And what of Lorenz Hart? Here was a nimble witted, naughty, and sometimes cynical songwriter who also happened to be an erudite scholar, expert on everything from the classics to Rilke. Only he would gleefully turn an esoteric Greek myth into a song about a man-grabbing woman (Oh, Diogenes), and reduce the story of Romeo and Juliet to two verses sung by confused would-be lovers. (He: "...my late cousin Romeo..fell in love and then he died of it. Poor half wit!" She: "Some poor playwright wrote their drama just for fun. It won't run!") In Dear Old Syracuse he found subtle ways of describing distinctly different lights in patios: those at home where "there’s a light that's burning in the patio" and those where a man goes when he’s lonely - "there’s a red light burning in the patio." (The first red light district?) This is the kind of humor that can whiz right past in performance—if you’re not careful, you'll miss it altogether. And what breeziness, humor, and just plain fun there is in such thoughts as: "Some men wear half pajamas, I took a chance. I bought the guy pajamas, he wears the pants." On the other hand, "Caring too much is such a juvenile fancy" is pure poetry. One of the songs from this show that has been forgotten (this is its first known recording) is Big Brother, sung by the Dromio of Ephesus, played in the original production by Lorenz Hart's younger brother Teddy. It provides the introduction to the ballet (choreographed by George Balanchine) in which one brother searches for his lost twin. But it may have had a personal resonance as well. Teddy and Lorenz Hart looked alike and were both short; maybe Larry was offering a homage to his own brother. No cynicism here, just pure resonant sibling sentiment.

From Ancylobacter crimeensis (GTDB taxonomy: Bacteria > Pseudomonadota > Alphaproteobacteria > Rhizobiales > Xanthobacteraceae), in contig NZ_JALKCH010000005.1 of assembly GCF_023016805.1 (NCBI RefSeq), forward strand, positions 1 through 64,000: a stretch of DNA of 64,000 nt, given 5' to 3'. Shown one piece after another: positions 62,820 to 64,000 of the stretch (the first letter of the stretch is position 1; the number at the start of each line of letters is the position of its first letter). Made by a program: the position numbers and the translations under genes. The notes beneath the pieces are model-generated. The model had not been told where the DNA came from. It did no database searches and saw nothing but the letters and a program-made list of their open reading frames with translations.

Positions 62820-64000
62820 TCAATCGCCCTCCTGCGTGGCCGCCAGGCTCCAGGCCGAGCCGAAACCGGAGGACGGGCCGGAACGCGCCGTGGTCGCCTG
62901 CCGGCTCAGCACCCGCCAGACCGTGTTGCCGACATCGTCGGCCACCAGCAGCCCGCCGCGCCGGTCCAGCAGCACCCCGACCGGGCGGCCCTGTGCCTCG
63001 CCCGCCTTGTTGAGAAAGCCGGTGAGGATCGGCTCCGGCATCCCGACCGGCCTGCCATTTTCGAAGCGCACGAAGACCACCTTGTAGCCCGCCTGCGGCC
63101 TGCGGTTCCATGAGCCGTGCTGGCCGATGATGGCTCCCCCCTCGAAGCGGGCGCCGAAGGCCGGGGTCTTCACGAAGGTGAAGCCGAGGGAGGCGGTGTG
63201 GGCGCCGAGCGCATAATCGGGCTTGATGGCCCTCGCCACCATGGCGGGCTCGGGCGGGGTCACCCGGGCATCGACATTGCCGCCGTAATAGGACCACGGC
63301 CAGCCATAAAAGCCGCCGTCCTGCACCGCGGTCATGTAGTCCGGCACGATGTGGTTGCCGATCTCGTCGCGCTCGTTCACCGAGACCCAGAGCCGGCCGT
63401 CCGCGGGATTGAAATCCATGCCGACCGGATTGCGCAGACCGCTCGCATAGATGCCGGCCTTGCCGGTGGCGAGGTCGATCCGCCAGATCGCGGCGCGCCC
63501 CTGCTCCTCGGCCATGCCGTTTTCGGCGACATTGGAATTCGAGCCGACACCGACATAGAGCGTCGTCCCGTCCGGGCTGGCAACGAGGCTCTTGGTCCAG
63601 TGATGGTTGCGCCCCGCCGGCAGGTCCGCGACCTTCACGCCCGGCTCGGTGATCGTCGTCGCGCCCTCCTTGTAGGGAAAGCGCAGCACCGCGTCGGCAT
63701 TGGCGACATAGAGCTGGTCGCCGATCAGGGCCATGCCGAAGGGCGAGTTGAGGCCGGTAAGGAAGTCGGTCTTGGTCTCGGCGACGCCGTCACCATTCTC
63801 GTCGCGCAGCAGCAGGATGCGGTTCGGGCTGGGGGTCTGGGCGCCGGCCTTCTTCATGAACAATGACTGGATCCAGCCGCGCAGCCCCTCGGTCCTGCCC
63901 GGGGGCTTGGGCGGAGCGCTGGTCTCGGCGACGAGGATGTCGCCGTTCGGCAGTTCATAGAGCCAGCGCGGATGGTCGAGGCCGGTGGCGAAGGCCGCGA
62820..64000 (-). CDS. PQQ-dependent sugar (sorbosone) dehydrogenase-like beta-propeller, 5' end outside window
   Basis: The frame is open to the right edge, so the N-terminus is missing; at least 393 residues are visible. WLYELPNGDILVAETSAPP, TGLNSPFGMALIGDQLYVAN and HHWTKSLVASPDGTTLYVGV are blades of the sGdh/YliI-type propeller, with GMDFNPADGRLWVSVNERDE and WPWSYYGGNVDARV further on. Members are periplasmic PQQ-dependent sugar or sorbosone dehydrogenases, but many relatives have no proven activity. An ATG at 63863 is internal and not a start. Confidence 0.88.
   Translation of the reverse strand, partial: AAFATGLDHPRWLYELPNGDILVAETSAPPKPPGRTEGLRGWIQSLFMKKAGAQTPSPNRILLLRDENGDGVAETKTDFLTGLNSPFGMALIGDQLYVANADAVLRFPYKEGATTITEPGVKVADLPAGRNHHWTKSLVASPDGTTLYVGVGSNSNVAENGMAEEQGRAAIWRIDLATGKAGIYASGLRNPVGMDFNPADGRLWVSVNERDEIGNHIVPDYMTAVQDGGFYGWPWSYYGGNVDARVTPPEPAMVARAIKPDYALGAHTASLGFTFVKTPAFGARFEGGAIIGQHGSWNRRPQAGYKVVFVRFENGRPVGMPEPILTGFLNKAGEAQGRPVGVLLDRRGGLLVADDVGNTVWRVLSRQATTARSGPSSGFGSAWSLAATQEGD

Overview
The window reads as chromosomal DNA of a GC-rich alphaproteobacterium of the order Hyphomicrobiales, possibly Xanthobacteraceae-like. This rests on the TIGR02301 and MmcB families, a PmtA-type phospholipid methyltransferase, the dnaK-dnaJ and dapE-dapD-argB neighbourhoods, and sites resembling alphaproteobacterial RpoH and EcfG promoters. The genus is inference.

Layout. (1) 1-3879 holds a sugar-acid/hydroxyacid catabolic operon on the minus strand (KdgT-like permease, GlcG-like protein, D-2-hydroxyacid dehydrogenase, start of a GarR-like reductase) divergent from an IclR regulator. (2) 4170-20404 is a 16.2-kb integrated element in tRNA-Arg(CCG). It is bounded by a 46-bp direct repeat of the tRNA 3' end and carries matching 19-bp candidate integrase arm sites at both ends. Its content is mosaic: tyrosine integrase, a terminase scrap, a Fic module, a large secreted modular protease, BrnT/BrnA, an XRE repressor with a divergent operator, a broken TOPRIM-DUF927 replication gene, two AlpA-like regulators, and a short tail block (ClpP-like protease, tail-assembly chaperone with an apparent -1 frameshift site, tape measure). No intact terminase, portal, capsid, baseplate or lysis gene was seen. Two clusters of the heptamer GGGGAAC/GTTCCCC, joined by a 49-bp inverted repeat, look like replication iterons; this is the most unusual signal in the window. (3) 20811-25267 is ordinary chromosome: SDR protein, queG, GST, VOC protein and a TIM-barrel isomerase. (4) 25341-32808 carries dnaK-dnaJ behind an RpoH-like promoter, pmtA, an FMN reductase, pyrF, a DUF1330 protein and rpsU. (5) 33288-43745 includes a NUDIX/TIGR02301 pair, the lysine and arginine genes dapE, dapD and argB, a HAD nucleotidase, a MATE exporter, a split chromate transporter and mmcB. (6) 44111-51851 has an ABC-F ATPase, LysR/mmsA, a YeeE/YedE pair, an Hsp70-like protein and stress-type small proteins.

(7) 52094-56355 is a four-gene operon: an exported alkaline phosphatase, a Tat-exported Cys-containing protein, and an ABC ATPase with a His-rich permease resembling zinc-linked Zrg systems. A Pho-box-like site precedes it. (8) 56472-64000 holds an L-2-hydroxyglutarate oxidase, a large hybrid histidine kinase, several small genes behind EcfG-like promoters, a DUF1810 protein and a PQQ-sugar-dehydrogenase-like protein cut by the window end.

Hart and his fellow wordsmith George Abbott may have been the progenitors of the Broadway Musical as sitcom. THE BOYS FROM SYRACUSE is an ideal specimen. The situation comes from Shakespeare (the first time anyone adapted Shakespeare into the musical theater), the comedy comes from the 1930s (lots of vaudeville-inspired schtick). And since the show opened on Broadway six months after Rodgers & Hart’s previous effort (I MARRIED AN ANGEL) it was obviously put together quickly, much in the way television sit-coms are cranked out today. Jokes abound—from the Gilbert and Sullivan police line-up (who are, this time, sending one of the leading men off to jail with a rousing march) to three distressed wives who sing in the style of the swing band "canaries" about how to keep their husbands (the afore-mentioned Sing For Your Supper.)